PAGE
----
Tuesday, January 02, 2007
Alcohol and Nicotine as Warnings Against Drug Legalization
In the comments section of this post over at Drug WarRant, 'Sam from Ithaca' looks for a brief rejoinder to a common argument against drug legalization....
Sometimes, prohibitionists use the following argument.A few subsequent commenters volunteered suggestions, and 'Sam' indicated that he or she was excluding cannabis from the discussion, because of its relative lack of dangerousness. Here's my quick response:
"Of course alcohol and tobacco kill zillions more Americans each year than all illegal drugs put together. That's because they're legal. Imagine how much worse things would be if other drugs were legal, too."
I invite everyone to share their "elevator speech" in response to this argument.
Legal availability of drugs to adults for recreational purposes does not require a regime anywhere near as lenient as that surrounding alcohol and tobacco. Advance purchases can be required from state or regulated monopoly providers, advertising can be controlled, public consumption can be outlawed, quantity limitations can be put in place, taxes can be imposed, and buyers can be licensed, for instance. More dangerous forms of the drugs -- heroin as opposed to opium, for example -- can face stricter regimes. Enforcement and regulatory resources can then be targeted at the most socially costly types of drug use, while preventing low risk adults from facing arrest for behavior that is not blameworthy, and while greatly reducing black markets, with all their attendant harms.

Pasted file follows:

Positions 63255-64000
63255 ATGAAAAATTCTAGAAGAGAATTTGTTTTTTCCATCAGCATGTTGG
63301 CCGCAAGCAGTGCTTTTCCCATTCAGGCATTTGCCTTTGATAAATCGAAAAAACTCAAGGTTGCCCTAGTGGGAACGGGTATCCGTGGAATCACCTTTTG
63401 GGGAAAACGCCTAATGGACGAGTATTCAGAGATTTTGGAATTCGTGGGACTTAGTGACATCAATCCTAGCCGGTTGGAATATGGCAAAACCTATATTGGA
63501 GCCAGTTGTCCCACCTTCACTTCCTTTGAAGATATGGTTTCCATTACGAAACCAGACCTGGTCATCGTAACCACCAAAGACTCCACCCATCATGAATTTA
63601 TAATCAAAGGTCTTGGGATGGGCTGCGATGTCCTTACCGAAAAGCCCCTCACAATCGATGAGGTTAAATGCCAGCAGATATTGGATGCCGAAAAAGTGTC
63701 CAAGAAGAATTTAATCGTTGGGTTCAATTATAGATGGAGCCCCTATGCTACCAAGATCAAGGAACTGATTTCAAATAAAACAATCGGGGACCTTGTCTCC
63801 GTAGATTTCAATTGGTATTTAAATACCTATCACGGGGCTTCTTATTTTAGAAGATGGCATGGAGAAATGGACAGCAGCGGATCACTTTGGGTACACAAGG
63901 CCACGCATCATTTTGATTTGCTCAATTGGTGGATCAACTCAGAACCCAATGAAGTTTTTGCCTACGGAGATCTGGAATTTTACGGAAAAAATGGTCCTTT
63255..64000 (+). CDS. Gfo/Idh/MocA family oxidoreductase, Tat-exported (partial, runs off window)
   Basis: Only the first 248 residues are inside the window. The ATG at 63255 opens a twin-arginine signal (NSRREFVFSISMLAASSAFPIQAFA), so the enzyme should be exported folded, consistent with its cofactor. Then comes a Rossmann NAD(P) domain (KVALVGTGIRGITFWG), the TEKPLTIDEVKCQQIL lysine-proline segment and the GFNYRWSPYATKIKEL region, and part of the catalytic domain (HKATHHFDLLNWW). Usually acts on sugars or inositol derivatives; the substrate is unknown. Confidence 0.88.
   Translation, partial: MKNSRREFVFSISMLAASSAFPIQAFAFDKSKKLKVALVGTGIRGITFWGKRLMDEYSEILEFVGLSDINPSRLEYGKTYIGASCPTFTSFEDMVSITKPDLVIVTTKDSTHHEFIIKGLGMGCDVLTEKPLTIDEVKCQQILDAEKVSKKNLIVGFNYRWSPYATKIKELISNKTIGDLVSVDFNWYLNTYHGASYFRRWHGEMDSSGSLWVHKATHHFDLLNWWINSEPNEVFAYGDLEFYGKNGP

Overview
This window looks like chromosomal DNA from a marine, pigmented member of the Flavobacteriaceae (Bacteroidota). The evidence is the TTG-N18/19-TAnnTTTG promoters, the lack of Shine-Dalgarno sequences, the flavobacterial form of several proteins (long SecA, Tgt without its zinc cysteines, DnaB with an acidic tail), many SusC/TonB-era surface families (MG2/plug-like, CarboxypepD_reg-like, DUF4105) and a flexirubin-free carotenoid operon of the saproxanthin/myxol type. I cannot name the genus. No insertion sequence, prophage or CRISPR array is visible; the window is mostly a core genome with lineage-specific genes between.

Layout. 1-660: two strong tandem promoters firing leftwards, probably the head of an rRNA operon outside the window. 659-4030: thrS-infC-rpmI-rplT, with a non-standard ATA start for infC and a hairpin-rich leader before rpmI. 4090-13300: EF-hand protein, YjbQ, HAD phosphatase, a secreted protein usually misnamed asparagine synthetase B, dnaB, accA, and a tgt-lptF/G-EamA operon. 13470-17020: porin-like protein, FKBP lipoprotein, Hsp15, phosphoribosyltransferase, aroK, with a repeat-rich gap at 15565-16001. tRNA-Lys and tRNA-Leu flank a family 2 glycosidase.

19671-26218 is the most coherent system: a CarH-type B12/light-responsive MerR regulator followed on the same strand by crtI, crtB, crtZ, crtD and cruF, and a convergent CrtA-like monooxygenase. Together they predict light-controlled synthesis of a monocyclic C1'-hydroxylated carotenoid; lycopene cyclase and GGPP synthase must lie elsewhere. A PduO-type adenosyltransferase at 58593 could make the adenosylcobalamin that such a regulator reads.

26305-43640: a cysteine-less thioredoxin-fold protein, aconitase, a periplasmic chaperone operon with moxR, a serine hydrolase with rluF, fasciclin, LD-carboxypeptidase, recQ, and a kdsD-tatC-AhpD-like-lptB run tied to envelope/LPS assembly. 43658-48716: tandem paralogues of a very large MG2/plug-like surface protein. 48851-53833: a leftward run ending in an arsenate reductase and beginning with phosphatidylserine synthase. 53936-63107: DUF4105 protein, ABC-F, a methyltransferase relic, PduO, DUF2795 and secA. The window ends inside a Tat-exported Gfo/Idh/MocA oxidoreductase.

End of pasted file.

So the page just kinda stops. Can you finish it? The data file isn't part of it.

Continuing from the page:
Labels: recreational drug use